General Manager Ben Cherington was demoted and left in 2015. The next general manager, Mike Hazen, bolted a year later. Manager John Farrell was just fired.

More and more this is Dave Dombrowski’s team. Eventually all the credit – or blame – will be heaped on his desk.

In just over two years since taking over as team president, what has Dombrowski accomplished and what still needs to be done?

He inherited a deep farm system but also some troubles. Since Jon Lester was insulted with a low-ball offer and didn’t re-sign, the team had no ace; and high-priced contracts were presented to Pablo Sandoval and Hanley Ramirez, two players past their prime.

Dombrowski has made six key acquisitions (seven, if Eduardo Nunez is re-signed). As of now, only one of those deals was a clunker.

Last December, Dombrowski traded three players, including Travis Shaw, to Milwaukee for reliever Tyler Thornburg. Shaw was considered one of Boston’s developing power hitters, an important asset after David Ortiz’s retirement. He did blossom, but for Milwaukee, with 31 home runs and an .862 OPS.

The trade was bad enough without Thornburg’s missing the season after shoulder surgery.

Boston did need arms and Dombrowski has acquired five pitchers – David Price, Chris Sale, Drew Pomeranz, Craig Kimbrel and Carson Smith.

Now the Red Sox need bats. Last offseason Boston mysteriously didn’t go after Edwin Encarnacion (not so mysterious when you consider the Red Sox stayed under the luxury tax threshold last year).

There is no way Boston stays under the threshold next year, not with 15 players hitting salary arbitration.

But Dombrowski needs to open owner John Henry’s checkbook even more, for at least one if not two free agents.

The top of the free-agent list is no surprise: J.D. Martinez.

He only played 119 games because of a sprained foot but still hit 45 home runs, third-best in the majors. His 1.066 OPS was tops, although he didn’t have enough plate appearances to be officially ranked. Martinez hit 29 home runs with Arizona, 16 of them in homer-happy Chase Field, but the numbers are still impressive.

Martinez, 30, plays the outfield, which is a problem because Boston has three young, dynamic outfielders. Could Martinez be lured with a DH role and occasional play in the outfield? The Red Sox may have to show Martinez the money to be convincing.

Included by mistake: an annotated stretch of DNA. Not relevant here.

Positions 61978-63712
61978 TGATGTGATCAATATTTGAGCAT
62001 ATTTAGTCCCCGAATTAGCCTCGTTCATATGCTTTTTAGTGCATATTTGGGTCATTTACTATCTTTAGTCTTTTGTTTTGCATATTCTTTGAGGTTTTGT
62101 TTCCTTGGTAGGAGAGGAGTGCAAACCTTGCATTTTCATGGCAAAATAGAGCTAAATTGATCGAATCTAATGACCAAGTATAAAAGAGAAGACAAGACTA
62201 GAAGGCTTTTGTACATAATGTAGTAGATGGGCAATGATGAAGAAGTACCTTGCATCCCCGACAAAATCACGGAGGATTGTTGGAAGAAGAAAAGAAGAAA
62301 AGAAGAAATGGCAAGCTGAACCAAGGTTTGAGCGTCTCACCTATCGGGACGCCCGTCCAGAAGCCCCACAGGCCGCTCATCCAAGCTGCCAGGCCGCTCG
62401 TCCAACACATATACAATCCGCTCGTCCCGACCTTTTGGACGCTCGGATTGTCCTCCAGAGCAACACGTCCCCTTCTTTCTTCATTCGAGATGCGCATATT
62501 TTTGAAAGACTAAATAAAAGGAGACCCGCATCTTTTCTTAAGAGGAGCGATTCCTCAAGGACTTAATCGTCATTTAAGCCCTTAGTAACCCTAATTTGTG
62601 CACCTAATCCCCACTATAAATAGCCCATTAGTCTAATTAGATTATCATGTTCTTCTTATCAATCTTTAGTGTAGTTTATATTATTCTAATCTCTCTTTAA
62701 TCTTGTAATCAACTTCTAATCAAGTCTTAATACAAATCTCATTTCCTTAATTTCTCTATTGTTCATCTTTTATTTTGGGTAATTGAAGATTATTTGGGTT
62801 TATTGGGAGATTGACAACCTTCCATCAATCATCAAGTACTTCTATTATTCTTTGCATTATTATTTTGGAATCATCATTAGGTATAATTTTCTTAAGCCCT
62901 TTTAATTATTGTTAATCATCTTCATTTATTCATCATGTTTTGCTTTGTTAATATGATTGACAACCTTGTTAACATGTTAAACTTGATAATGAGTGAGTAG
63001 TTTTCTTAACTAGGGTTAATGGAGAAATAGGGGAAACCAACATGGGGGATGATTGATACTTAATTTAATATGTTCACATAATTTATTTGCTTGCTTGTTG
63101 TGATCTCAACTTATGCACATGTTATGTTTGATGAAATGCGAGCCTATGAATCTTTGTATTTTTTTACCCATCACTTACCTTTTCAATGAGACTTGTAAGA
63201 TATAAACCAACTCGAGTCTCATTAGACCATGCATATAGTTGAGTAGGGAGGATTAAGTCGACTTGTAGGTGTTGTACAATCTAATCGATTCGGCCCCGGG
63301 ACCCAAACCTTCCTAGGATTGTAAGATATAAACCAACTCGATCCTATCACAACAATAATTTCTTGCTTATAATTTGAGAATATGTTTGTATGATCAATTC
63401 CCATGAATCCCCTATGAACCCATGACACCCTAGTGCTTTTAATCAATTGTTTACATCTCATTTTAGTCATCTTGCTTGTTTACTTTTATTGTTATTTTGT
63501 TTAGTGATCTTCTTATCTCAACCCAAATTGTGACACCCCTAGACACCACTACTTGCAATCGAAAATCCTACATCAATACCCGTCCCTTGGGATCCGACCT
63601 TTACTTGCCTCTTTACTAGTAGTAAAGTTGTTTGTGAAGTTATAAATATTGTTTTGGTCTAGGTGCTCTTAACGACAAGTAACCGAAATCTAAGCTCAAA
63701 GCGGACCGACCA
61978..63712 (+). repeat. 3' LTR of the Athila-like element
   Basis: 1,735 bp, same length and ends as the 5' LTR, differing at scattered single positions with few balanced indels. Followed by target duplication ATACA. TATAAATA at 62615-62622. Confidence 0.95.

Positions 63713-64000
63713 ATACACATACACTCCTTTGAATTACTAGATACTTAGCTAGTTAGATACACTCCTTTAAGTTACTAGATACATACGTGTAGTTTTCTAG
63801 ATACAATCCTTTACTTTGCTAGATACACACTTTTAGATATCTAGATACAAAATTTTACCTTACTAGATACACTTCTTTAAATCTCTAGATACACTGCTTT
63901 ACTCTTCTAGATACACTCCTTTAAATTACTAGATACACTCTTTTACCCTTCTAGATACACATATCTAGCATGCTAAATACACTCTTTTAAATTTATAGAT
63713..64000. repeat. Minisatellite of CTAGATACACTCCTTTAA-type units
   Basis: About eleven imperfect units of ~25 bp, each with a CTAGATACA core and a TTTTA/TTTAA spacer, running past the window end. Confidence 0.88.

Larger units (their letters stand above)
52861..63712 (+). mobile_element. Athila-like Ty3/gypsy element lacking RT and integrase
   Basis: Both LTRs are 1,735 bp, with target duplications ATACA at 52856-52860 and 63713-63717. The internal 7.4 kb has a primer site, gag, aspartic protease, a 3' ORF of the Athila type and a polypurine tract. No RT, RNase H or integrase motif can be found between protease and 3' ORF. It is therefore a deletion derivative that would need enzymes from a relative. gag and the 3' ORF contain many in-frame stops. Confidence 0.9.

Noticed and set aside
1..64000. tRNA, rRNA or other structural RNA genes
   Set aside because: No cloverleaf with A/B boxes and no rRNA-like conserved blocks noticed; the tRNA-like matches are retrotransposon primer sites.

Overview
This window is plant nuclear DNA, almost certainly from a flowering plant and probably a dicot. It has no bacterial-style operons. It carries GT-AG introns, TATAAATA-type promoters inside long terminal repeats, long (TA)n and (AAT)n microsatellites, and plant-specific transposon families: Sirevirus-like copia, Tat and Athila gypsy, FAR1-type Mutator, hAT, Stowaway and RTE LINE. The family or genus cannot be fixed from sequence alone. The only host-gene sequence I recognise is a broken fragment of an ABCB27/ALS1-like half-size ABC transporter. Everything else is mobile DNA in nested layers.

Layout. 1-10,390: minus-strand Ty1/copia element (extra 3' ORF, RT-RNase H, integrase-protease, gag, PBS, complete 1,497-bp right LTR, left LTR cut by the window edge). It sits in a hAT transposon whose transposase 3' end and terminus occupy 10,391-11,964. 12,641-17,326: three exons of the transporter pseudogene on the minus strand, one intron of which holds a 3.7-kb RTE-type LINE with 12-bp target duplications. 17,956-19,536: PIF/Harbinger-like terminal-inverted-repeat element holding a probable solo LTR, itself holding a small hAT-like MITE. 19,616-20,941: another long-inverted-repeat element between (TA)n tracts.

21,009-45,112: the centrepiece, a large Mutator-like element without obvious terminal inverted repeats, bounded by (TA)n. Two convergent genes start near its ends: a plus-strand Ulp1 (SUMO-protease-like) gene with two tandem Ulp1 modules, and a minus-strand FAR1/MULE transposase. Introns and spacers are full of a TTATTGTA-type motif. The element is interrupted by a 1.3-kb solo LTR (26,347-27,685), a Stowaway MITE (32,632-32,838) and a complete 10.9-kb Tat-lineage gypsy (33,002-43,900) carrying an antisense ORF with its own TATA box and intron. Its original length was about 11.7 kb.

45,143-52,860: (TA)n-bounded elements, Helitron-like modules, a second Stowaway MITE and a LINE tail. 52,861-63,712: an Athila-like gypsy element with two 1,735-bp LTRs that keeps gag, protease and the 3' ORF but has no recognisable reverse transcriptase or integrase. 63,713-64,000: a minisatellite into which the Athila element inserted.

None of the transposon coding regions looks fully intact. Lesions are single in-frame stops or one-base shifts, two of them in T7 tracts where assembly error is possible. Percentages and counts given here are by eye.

Martinez provides that middle-of-the-order bat Boston desperately needs. Envision his right-handed power between left-handed hitters Andrew Benintendi and Rafael Devers in the lineup.

If Boston can’t get Martinez, the next-best option appears to be first baseman Eric Hosmer. He turns 28 later this month and is coming off a career-best year – .318 average/.882 OPS and 25 home runs.

If Boston gets Hosmer, then free agent Mitch Moreland is gone (and I’m not sure he’s in the plans, regardless). Moreland, 32, hit .246/.769 with 22 home runs last year, so Hosmer is an upgrade in age and numbers, but at a higher price.

Two other free agents might be considered. Outfielder Jay Bruce, 30, is intriguing. He hit .254/.832 with 36 home runs and played 12 games at first base. First baseman Carlos Santana, 31, hit .259/.818 with 23 homers for Cleveland.

One longshot: Oakland outfielder Khris Davis, who turns 30 in December. He’s up for arbitration (projected at $11 million), so Oakland might be up for a trade. Davis hit .247/.864 with 43 home runs (also 195 strikeouts). Would Oakland deal? What would the asking price be? Where would he fit in Boston?

A lot of questions.

And once Boston adds power, it has other boxes to check off:

Sign Nunez. After he was traded to Boston, Nunez, 30, shined, with .321/.892 numbers in 38 games. He can play three infield spots and is insurance against Dustin Pedroia’s knee problems, as well occasional slumps by Xander Bogaerts.

 Have a plan for Ramirez. If a player like Martinez is used as a DH, Ramirez must be able to play most games at first base. If he can’t, Boston may need to let him go. Financially that may work out for the Red Sox. Ramirez will make $22 million in 2018 and has a vesting option for 2019 (also $22 million), if he makes 497 plate appearances next season and passes a physical.

 Have a plan for Bogaerts. He’s good but face it, the Red Sox expected more from their young shortstop. Bogaerts, 25, made the All-Star Game in 2016 when he was batting .329/.863. He hit .253/.729 after the All-Star Game, and .273/.716 for the season with only 10 homers. He was off to a good start but slowed after his right hand was hit by a pitch on July 6.

Bogaerts is young but becomes a free agent after 2019 and Scott Boras is his agent. If Bogaerts struggles next year, Boston must look at its options.

 Do not trade Michael Chavis. After a breakout year in Salem and Portland (31 home runs), Chavis, 22, is a coveted player, and in his first three games in the Arizona Fall League is 6 for 13 with two doubles. He’s a third baseman but is expected to get time at first in Arizona. Don’t trade a potential power source.

This may be a relatively quiet offseason for Dombrowski. The pitching staff appears complete. Most of the lineup comes back. But the few decisions to be made may make the difference between going further in the playoffs or sitting home next October.

Kevin Thomas can be reached at 791-6411 or:

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Twitter: @ClearTheBases